Emma Sharp walks 1,000 miles in 1,000 hours

Emma Sharp

Emma Sharp was a pedestrian, which in 19th century life was the term for an athlete competing in pedestrianism, one of the most popular sports in the western world at the time.
Pedestrians would walk around a track, some to accomplish a specific distance goal, others in competition with one another to see who could go the farthest distance over a specified time. Thousands, sometimes tens of thousands of spectators would come out to watch.
In September of 1864, Emma took on a challenge to walk 1,000 miles in 1,000 hours.
Dressed in a “’red and black checked coat and inexpressibles’ – the latter being used to describe the scandalous wearing of trousers by a woman,” she walked around a 120 yard track in Laisterdyke, England for 30 minutes, then would take a 90 minute break at the nearby Quarry Gap Hotel.
Some cheered for her success. Some did not. Betting on pedestrians was popular, so many had money at stake. Some even “threw burning embers in her path, some tried to drug her food, and still others simply resorted to trying to trip her at random times. As things escalated, for her protection, eighteen police officers disguised as working citizens were assigned to her on the final days of the race. In addition to that, during the night, a helpful citizen walked in front of her with a loaded rifle. Emma also walked the final two days with a pistol, which she had to fire in warning a reported 27 times in total to ward off unruly spectators.”
But on October 29, 1864, in front of 25,000 spectators, Emma finished her walk. She completed the 1,000 miles in 1,000 hours in six weeks.

Crystal Eastman: “What is the problem of women’s freedom?”

Crystal Eastman

“What is the problem of women’s freedom? It seems to me to be this: how to arrange the world so that women can be human beings, with a chance to exercise their infinitely varied gifts in infinitely varied ways, instead of being destined by the accident of their sex to one field of activity–housework and child-raising. And second, if and when they choose housework and child-raising to have that occupation recognized by the world as work, requiring a definite economic reward and not merely entitling the performer to be dependent on some man.”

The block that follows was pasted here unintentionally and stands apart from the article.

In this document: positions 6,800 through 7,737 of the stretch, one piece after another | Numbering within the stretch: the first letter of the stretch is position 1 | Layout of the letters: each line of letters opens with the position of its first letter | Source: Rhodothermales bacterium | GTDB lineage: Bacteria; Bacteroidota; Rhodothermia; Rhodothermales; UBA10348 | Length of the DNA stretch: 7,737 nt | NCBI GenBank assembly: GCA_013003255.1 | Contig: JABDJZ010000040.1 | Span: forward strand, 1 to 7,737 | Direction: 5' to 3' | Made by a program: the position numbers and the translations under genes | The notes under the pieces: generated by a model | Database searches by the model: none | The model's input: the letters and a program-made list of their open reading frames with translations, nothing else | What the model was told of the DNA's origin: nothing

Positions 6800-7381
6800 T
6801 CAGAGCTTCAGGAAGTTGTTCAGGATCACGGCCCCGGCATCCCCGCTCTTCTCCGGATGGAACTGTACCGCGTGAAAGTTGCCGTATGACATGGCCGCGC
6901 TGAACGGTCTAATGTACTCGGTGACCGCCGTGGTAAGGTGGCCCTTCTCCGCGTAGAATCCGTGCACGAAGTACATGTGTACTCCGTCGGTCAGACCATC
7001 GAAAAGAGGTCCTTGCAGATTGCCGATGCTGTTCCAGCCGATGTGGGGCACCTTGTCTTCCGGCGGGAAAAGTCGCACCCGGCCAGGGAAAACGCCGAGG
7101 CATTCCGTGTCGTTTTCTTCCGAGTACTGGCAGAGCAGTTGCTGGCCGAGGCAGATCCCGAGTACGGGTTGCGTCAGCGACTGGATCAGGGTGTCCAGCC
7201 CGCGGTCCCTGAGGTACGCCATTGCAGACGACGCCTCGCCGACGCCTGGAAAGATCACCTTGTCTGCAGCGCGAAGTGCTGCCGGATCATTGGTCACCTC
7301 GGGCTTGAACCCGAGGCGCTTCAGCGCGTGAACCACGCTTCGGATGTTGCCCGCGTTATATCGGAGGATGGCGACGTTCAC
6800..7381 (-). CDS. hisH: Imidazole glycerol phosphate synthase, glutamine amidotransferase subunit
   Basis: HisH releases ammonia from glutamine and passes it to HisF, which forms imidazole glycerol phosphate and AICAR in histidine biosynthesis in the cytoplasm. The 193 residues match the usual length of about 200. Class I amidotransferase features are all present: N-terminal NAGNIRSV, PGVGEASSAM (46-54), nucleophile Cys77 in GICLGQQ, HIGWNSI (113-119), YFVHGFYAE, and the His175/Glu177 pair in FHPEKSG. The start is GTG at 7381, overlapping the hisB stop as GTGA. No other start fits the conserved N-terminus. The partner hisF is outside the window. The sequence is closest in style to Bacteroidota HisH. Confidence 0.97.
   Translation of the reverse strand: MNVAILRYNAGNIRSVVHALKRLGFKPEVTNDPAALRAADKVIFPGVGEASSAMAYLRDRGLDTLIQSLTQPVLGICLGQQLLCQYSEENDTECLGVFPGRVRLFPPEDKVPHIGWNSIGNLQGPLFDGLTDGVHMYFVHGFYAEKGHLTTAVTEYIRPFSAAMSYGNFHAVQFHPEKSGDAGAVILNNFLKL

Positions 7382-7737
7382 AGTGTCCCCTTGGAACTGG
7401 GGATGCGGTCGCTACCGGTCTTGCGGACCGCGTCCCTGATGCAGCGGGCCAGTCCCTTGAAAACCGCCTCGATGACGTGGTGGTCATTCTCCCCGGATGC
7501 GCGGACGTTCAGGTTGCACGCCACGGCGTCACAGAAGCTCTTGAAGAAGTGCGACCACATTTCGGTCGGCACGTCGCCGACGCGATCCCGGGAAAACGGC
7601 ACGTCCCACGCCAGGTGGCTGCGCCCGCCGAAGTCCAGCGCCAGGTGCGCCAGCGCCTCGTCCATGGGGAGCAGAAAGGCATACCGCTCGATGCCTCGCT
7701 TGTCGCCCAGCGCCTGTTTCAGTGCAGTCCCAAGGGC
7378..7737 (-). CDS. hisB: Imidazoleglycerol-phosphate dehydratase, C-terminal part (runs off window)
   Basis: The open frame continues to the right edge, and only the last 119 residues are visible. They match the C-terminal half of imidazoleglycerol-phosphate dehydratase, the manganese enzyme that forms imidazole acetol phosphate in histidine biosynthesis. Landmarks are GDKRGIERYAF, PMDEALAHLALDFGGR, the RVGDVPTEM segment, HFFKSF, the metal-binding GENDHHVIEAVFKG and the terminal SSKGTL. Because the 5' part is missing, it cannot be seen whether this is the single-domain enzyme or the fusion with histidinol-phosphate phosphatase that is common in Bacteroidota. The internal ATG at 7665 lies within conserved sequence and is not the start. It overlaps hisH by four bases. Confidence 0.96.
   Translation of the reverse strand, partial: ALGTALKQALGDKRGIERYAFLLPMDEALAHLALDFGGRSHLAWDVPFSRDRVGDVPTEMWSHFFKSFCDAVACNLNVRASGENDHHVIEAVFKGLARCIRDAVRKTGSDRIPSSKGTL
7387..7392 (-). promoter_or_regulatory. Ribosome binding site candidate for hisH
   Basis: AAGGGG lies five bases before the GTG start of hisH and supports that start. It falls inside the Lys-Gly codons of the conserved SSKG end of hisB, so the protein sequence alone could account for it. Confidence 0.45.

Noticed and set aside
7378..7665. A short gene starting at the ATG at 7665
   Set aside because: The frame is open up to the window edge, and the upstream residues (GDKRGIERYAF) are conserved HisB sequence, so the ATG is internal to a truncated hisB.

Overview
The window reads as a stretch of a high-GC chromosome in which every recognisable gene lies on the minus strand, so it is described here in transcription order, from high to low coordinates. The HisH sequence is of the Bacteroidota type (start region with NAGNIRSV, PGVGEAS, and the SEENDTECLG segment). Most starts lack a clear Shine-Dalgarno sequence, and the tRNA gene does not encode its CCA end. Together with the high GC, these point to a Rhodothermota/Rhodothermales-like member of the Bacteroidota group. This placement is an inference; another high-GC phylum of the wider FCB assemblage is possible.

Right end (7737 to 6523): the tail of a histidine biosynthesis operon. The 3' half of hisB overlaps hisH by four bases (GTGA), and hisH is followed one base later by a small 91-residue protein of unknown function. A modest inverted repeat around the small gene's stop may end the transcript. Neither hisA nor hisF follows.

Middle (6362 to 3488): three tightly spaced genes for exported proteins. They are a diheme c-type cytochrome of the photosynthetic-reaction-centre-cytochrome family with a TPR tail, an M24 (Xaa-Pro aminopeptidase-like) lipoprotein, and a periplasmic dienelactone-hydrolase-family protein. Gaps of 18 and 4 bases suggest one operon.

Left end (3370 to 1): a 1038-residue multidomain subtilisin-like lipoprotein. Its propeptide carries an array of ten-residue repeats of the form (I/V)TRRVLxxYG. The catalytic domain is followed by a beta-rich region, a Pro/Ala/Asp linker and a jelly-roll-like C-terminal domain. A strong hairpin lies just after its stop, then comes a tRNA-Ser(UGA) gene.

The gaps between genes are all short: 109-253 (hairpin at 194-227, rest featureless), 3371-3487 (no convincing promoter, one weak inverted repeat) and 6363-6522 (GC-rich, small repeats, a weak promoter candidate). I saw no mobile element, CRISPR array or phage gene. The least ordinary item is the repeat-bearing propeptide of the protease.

– Crystal Eastman

Source: Crystal Eastman, “Now We Can Begin” (1920).

Wilma Rudolph overcomes infantile paralysis to become a champion in track and field

Wilma Rudolph

“My doctors told me I would never walk again. My mother told me I would. I believed my mother.”

Her basketball coach in high school called her skeeter. Because “you’re just like a skeeter. You’re little, you’re fast and you always get in the way,” he would say.

But before she was dashing around on a basketball court, Wilma Rudolph was just struggling to walk. She was born prematurely and weighed just 4.5 pounds at birth. And she was often sick. Dealing with pneumonia and scarlet fever, and then with infantile paralysis, which was caused by polio.

As a result, she lost strength in her left foot and leg and had to wear a leg brace. For two years, she and her mother traveled nearly a hundred miles for treatment at Meharry Medical College, a facility that treated African Americans. They made the trip weekly.

But by twelve years old, Wilma had recovered and was walking without the aid of a brace. And soon thereafter, she followed her older sister in to basketball. That’s how she got in to sports.

She excelled on the basketball court, setting records at her school. But a track coach convinced her to give running a shot. Which she did. And which is where stardom came quick. She made the U.S. team for the 1956 Olympics as an 89 pound, sixteen year old. There she won a bronze medal in the 4 x 100 meter relay. Four years later she was back in the Olympics. Now six feet tall and weighing 130 pounds, she won three gold medals in 1960, the first woman to win three gold medals in track and field in one Olympics, and set the world record in the 200m dash.

Looking back, she said, “I never forgot all the years when I was a girl and not able to be involved. When I ran, I felt like a butterfly. That feeling was always there.”

The short story of Anthony Bowen

Anthony Bowen

Anthony Bowen was born into slavery in Prince George’s County, MD in 1809. Determined to build a life as a free man, he would moonlight as a painter and bricklayer, earning enough money to purchase his freedom in 1830 for $425. Shortly after, he purchased his wife’s freedom.

As a free man, he began work at the U.S. patent office. There he started as a laborer, moved up to messenger, and then a clerk, becoming the first African American clerk at the patent office.

Outside of his work, his home became a stop on the underground railroad station. It was said that he “built an extra attic in which to hide runaway slaves.”

Anthony would go on to become a founder and president of the world’s first African-American YMCA. And “he led the advocacy for local and federal governments to fund public education for black children, prompting Congress to fund, in 1868, the first free public school for black children in Southwest Washington, the E Street School. Just prior to his death, Bowen was elected to the 68th Common Council of Washington from 1870-1871.”

He passed away in 1871. His funeral was attended by many in the community.

Sources: https://en.wikipedia.org/wiki/Anthony_Bowen#cite_note-Turner-1, http://www.ymcadc.org/page.cfm?p=42